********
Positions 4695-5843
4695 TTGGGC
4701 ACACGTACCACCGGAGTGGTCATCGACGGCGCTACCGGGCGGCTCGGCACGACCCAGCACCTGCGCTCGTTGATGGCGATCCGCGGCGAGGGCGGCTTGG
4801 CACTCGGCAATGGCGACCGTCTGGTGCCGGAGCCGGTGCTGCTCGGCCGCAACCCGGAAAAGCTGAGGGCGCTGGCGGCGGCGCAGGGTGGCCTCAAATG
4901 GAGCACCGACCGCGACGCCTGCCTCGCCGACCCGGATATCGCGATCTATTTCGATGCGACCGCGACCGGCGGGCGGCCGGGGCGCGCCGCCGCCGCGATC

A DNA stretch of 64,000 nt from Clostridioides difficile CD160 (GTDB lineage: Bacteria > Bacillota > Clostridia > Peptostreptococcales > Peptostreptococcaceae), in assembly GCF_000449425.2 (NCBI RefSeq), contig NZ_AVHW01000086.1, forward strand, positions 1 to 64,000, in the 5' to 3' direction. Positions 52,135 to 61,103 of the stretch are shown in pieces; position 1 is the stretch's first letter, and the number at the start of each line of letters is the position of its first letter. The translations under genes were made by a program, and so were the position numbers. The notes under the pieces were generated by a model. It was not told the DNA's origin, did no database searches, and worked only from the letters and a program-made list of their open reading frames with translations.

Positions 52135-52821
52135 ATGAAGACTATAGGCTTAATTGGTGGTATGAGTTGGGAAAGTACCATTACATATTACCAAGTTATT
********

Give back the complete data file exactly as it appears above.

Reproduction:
Positions 4695-5843
4695 TTGGGC
4701 ACACGTACCACCGGAGTGGTCATCGACGGCGCTACCGGGCGGCTCGGCACGACCCAGCACCTGCGCTCGTTGATGGCGATCCGCGGCGAGGGCGGCTTGG
4801 CACTCGGCAATGGCGACCGTCTGGTGCCGGAGCCGGTGCTGCTCGGCCGCAACCCGGAAAAGCTGAGGGCGCTGGCGGCGGCGCAGGGTGGCCTCAAATG
4901 GAGCACCGACCGCGACGCCTGCCTCGCCGACCCGGATATCGCGATCTATTTCGATGCGACCGCGACCGGCGGGCGGCCGGGGCGCGCCGCCGCCGCGATC

A DNA stretch of 64,000 nt from Clostridioides difficile CD160 (GTDB lineage: Bacteria > Bacillota > Clostridia > Peptostreptococcales > Peptostreptococcaceae), in assembly GCF_000449425.2 (NCBI RefSeq), contig NZ_AVHW01000086.1, forward strand, positions 1 to 64,000, in the 5' to 3' direction. Positions 52,135 to 61,103 of the stretch are shown in pieces; position 1 is the stretch's first letter, and the number at the start of each line of letters is the position of its first letter. The translations under genes were made by a program, and so were the position numbers. The notes under the pieces were generated by a model. It was not told the DNA's origin, did no database searches, and worked only from the letters and a program-made list of their open reading frames with translations.

Positions 52135-52821
52135 ATGAAGACTATAGGCTTAATTGGTGGTATGAGTTGGGAAAGTACCATTACATATTACCAAGTTATT